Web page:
FIG. 4 (includes FIGS. 4A, 4B and 4C) is a flow diagram embodying a method for controlling TFL according to an embodiment of the invention.

FIG. 4A illustrates a first portion of the method of FIG. 4 including steps for initial user inputs and initial determination of TFL falling within a prescribed tolerance range according to an embodiment of the invention.

FIG. 4B illustrates a second portion of the method of FIG. 4 including steps for restoring fluid balance if TFL is detected out of tolerance according to an embodiment of the invention.

FIG. 4C illustrates a third portion of the method of FIG. 4 including steps for calculating TFL and steps for correcting flow rates during system operation when TFL lies within a prescribed tolerance range according to an embodiment of the invention.

FIG. 5 is a partial flow chart illustrating optional initialization steps for a method according to an embodiment of the invention.

FIG. 6 is a flow chart illustrating a control algorithm for implementing a safety feature to limit duration of an out-of-tolerance fluid imbalance in a method according to an embodiment of the invention.

FIG. 7 is a flow chart illustrating optional steps in a method for preserving stored information during interruption of hemofiltration therapy to allow maintenance to the extracorporeal circuit according to an embodiment of the invention.

FIG. 8 is another flow chart illustrating optional steps in a method for preserving stored information during interruption of hemofiltration therapy to allow maintenance to the extracorporeal circuit according to an embodiment of the invention.

DETAILED DESCRIPTION

Throughout this disclosure, the term “total fluid loss” or TFL indicates a state of fluid balance within a patient, relative to an initial condition. Thus, TFL, may describe a net fluid gain or a net fluid loss. In case of a net fluid gain, TFL is positive. In case of a net fluid loss, TFL is negative.

The term “ultrafiltrate variation” (or ΔUF) indicates the difference between a prescribed fluid loss rate and an actual fluid loss rate, where the actual fluid loss rate is based on physical measurements. Actual fluid loss rate may be determined as the difference between fluid loss from an extracorporeal circuit (e.g., filtrate collected from a hemofilter) minus fluid gain in the same circuit (e.g., substitution fluid added) over a selected time period T. For example, in CVVHD therapy, fluid loss may be measured by reading a filtration scale, and fluid gain may be measured by summing readings on a substitution fluid scale and on a dialysate scale. UF variation may then be calculated as the prescribed fluid loss during time period T, plus a filtration scale variation during time period T, minus the sum of substitution and dialysate scale variations during time period T.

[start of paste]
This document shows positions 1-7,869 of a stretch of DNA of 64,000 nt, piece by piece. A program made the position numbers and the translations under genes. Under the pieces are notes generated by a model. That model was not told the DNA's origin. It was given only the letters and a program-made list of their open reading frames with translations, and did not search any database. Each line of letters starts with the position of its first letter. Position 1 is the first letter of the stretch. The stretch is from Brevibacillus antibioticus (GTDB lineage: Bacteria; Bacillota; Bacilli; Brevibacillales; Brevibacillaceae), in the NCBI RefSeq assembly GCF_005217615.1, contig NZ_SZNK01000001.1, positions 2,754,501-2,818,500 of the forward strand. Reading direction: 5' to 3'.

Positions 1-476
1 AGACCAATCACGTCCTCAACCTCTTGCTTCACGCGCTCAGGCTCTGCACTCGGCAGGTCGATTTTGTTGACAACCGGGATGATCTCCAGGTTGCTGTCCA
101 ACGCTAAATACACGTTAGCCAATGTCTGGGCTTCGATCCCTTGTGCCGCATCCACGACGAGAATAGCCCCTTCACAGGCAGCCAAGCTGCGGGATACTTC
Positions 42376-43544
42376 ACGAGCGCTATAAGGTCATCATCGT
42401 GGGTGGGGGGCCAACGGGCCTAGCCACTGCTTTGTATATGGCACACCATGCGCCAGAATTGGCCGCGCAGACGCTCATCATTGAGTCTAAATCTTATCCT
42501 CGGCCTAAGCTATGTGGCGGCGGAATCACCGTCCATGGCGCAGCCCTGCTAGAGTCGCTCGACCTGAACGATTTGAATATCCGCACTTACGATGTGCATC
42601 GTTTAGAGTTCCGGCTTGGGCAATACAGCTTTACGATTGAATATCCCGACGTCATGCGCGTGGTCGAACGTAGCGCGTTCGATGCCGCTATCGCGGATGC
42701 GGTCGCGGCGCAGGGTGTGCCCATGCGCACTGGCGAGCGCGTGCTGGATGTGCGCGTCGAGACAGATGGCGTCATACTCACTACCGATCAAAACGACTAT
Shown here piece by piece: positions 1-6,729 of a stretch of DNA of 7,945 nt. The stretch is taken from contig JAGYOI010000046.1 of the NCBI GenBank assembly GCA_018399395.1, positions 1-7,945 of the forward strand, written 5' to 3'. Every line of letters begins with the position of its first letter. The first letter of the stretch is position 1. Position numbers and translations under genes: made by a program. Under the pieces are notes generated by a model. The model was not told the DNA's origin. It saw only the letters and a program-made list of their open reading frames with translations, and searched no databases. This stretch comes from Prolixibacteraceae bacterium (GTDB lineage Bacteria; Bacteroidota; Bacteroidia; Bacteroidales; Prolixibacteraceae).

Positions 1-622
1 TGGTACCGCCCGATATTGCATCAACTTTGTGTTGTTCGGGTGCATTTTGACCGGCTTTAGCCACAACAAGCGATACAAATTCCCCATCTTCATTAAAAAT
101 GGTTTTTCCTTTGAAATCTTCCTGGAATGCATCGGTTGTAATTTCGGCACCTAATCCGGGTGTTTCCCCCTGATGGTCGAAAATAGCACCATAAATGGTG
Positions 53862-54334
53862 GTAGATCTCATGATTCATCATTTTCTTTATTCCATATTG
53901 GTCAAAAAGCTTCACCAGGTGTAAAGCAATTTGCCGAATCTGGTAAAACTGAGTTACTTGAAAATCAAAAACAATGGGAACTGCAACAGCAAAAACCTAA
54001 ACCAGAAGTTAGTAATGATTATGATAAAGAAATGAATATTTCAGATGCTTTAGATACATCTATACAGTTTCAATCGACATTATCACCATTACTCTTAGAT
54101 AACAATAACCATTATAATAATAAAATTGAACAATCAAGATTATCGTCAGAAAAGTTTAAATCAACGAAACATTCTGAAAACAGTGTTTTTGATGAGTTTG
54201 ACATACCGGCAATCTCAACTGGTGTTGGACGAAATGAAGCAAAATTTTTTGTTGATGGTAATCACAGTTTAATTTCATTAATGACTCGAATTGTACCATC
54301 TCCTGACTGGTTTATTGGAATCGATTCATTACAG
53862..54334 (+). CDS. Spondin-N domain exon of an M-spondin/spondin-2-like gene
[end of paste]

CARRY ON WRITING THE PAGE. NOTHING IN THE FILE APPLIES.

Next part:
FIG. 1 is a schematic diagram of a system 100 for controlling TFL in a patient undergoing hemofiltration therapy according to an embodiment of the invention. The system 100 includes a controller 11 that interfaces with components of an extracorporeal blood filtration circuit. The extracorporeal circuit begins at a patient access site 13, which may represent one or more intravenous (I-V) catheters, PICC lines or central venous catheters or equivalent means for penetrating a blood vessel of the patient to draw unfiltered blood into the circuit. The blood flows through an access line 15 to a sensor 17.

The sensor 17 may be a blood flow detector or blood pressure sensor and may be provided to measure the flow or pressure of blood leaving the patient at the access site 13. The sensor 17 may be any detector known in the art and commonly used for this purpose, such as a non-invasive infrared or ultrasonic Doppler type detector. In one embodiment, the sensor 17 may be a pressure sensor for detecting a differential pressure between two points in the blood flow, for derivation of a signal representative of the blood flow. The sensor 17 may transmit this signal to the controller 11 for purposes of feedback controls which is explained in further detail below.